Landlord Knowledge - Home of the Savvy Buy to Let Property Investor

Landlords on Edge as Chancellor Plans £300m Tax Increase on Private Rented Sector

The property industry is voicing significant concerns following revelations that Chancellor Jeremy Hunt is considering a substantial tax levy on the private rented sector in the forthcoming Budget announcement. Reports have surfaced, particularly in The Sunday Times, suggesting that Hunt aims to generate £300 million from the sector, primarily targeting owners of short-term holiday rentals on platforms like Airbnb and This move is intended to offset a proposed 2p reduction in the basic income tax rate.

During a Sunday radio interview, Hunt stated, “[Tax cuts] are my priority for the country. When it comes to this budget, I will only bring down taxes in a way that is responsible, and sustainable.”

The reaction from the industry has been one of alarm. Ben Beadle, Chief Executive of the National Residential Landlords Association (NRLA), expressed this morning that the focus should instead be on remedying the severe lack of long-term rental properties. He argues that penalizing holiday lets is not the solution, advocating for a reversal of recent tax increases that have hampered the supply of rental homes necessary for renters.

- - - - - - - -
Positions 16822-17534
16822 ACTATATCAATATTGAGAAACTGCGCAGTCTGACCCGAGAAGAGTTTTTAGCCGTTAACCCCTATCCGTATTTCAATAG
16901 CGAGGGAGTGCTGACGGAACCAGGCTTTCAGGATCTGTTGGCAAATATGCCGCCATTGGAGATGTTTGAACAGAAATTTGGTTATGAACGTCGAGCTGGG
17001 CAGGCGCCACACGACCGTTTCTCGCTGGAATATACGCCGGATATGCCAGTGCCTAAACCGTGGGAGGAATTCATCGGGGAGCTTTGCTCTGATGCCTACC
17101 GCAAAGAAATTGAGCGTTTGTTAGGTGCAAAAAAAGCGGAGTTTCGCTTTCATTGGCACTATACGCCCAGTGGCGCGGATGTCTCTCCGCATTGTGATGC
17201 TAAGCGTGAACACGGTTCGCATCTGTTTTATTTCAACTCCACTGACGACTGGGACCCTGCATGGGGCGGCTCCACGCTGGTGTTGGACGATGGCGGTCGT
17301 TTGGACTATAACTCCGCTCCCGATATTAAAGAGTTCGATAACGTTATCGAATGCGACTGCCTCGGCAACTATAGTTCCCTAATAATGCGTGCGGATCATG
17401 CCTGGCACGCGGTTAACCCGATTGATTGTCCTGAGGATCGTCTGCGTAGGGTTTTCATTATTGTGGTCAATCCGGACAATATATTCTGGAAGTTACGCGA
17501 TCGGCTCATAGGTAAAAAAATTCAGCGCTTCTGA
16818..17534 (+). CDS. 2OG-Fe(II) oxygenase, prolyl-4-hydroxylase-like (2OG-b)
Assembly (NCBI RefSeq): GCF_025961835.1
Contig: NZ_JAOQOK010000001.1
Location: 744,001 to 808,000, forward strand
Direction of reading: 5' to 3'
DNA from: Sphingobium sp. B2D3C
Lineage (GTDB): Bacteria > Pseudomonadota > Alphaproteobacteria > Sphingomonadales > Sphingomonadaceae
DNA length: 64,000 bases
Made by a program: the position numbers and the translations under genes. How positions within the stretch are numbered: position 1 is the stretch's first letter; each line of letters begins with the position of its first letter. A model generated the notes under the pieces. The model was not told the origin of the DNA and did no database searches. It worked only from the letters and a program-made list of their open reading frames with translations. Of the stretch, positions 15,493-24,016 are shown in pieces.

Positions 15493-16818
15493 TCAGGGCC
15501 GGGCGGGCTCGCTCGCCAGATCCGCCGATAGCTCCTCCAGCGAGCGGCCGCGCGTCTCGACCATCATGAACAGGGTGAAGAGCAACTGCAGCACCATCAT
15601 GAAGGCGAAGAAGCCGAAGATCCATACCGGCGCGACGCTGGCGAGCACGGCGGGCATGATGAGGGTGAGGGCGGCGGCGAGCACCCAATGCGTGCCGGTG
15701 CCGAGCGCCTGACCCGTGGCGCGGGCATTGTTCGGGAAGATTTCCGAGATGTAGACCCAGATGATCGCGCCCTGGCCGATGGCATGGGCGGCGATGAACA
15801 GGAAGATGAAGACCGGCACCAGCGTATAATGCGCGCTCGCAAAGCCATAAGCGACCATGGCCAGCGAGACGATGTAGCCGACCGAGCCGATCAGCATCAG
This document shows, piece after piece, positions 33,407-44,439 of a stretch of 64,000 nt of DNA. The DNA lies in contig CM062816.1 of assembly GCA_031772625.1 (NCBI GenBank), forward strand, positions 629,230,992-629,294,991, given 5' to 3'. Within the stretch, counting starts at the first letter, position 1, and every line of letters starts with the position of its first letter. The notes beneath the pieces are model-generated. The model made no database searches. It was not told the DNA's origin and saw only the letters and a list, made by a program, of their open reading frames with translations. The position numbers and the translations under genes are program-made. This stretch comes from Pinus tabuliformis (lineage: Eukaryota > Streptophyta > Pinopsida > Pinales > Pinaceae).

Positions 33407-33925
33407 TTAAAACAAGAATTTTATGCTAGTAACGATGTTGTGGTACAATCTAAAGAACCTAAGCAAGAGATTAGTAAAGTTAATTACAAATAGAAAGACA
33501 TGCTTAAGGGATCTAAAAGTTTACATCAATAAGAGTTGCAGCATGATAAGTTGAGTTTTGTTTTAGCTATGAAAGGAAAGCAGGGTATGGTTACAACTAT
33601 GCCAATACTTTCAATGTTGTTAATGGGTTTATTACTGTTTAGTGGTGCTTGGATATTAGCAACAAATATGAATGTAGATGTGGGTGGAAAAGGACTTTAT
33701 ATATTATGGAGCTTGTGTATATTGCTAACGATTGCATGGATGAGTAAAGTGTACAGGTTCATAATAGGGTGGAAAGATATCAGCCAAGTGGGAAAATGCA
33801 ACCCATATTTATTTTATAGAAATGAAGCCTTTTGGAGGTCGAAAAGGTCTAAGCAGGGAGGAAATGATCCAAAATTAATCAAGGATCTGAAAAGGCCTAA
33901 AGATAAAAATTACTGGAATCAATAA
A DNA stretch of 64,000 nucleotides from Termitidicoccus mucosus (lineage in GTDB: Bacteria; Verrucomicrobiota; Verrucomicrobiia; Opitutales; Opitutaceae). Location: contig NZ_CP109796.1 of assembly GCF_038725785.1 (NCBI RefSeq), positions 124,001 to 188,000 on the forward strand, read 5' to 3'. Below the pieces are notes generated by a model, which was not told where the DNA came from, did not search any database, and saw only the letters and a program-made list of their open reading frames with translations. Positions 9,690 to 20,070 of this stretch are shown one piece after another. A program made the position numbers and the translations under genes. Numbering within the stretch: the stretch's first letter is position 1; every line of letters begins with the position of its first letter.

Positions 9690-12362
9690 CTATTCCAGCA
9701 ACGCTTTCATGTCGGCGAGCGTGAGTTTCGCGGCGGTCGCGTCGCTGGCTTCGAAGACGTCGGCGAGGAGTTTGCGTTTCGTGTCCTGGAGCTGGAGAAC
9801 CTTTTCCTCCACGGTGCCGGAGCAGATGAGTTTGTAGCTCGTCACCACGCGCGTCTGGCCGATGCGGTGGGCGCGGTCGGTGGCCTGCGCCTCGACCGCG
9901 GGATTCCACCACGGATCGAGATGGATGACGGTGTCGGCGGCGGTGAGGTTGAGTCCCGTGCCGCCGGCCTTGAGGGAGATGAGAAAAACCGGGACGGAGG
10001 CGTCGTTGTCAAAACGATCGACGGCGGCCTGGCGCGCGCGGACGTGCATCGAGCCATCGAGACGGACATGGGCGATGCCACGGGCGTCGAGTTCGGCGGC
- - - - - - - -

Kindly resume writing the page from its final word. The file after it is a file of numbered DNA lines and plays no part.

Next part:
Propertymark has joined the chorus of concern, with CEO Nathan Emerson highlighting the strain already faced by landlords due to inflation and rising interest rates. He emphasizes the need for a practical system that supports the provision of quality homes across all rental durations, criticizing the ongoing targeting of landlords as jeopardizing the sector’s sustainability for both current and prospective investors.

With Hunt scheduled to deliver his second Spring Budget as Chancellor, this move could mark a significant fiscal decision ahead of a potential general election later this year. Despite his commitment to tax reductions, the strategy appears not to extend to second homeowners profiting from short-term lets.

This anticipated tax strategy represents another challenge for the buy-to-let market, which has already been navigating a complex landscape of tax and regulatory changes over fourteen years of Conservative economic policy. The Sunday Times report, believed to be based on leaked information, suggests the Chancellor’s plan will eliminate tax advantages for landlords focusing on holiday rentals over long-term tenancies. This approach, while aimed at addressing housing shortages in popular destinations like Cornwall and the Lake District, is causing widespread apprehension within the property sector about the future viability of rental investments.